- Never fear, for nothing could be worse than this
When you're walking around late and night and you encounter a walking corpse on an isolate street, there are only two real possibilities. Either A, the city is cursed enough to begin producing Undead naturally, in which case you should probably move, or B, some foolish Necromancer gave his Undead shore leave, in which case you should probably move anyway, as a Necromancer coming to down is a sure sign property values are about to crash.
by DepartedproConcrete Blondes
These are people who died somewhere in the city and refused to accept it. They deny their own deaths, covering up their pallid complexions with make-up and masking their wounds with wardrobe choices. They wander the streets late at night, hassling strangers, committing crimes and causing trouble. They are not noticeable as Undead from a distance, and you might not even learn this fact until one of them shrugs off an injury that should have killed them. The Concrete Blonde takes indiscriminate revenge on his city and the people who allowed him(or her) to die, whether directly or indirectly. For example, a person who committed suicide because of his psychopathic boss might go after his boss, but also those who work for that corporation, or any of his former bosses' subordinates. Additionally, while out for revenge, Concrete Blondes do not choose targets exclusively based on this factor. They also sometimes target the rich and the beautiful. Female Concrete Blondes are notorious for targeting beautiful women, and sometimes for cutting out their victim's Fallopian tubes. But that is a bit extreme as examples go, and most are merely content with giving these women unsightly scars or throwing acid in their faces.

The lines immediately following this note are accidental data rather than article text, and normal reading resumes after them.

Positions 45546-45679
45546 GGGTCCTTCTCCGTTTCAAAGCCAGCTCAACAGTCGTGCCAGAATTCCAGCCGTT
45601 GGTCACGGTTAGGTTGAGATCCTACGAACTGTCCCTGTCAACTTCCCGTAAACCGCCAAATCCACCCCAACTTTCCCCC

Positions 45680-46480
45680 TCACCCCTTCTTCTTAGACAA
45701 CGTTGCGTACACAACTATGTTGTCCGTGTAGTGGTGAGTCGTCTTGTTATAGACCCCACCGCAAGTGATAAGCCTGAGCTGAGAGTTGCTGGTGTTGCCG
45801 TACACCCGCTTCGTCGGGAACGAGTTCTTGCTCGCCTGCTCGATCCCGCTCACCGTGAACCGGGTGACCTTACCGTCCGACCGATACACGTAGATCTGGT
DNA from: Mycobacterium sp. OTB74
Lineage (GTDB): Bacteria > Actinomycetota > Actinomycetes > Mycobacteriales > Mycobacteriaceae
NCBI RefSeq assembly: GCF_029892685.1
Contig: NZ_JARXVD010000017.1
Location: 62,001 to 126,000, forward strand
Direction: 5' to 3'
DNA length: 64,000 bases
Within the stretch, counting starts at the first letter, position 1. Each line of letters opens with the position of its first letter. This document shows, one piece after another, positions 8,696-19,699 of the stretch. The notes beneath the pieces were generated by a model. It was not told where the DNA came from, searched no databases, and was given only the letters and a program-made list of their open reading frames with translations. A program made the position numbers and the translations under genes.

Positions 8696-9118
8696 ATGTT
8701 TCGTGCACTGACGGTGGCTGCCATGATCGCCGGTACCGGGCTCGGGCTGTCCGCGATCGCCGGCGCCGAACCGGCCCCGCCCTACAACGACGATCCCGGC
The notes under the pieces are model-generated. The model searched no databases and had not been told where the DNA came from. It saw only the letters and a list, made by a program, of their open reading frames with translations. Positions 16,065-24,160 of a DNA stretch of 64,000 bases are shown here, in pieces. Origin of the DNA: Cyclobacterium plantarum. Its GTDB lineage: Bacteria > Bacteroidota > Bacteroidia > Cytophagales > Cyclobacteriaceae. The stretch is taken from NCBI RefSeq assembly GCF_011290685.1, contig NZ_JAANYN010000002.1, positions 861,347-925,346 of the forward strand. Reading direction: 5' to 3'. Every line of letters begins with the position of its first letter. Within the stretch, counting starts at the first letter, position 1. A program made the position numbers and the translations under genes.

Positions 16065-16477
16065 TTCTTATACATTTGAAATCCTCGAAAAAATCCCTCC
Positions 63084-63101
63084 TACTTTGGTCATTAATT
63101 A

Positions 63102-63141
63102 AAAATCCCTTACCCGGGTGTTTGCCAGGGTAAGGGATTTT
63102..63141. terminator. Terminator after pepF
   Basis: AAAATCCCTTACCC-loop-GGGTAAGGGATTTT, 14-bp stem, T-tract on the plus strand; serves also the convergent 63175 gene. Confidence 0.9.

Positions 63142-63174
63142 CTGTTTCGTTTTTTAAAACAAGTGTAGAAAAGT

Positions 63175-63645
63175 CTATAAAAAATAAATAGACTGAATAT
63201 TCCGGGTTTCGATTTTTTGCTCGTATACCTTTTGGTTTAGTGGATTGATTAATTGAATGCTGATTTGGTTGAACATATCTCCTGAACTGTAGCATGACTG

Number Encountered: 1d6+2
Weapon: Knife 1d6
Acid Flask: At least one member of the group will have a flask of acid that, if combat starts, they will throw at either the most beautiful person or the most dangerous person. This acid flask does 1d6 acid damage on a hit, +1d6 damage a round until you take an action to wash it off. Also, there is a 2-in-6 chance this blinds you.
Packing Heat: At least one member of a group will have a gun (Pistol 1d8, (firearm rules here)). He or she will only use the gun if the Blondes are in danger of losing. Of course, if the group is okay with losing, he might just pull out the gun and use it to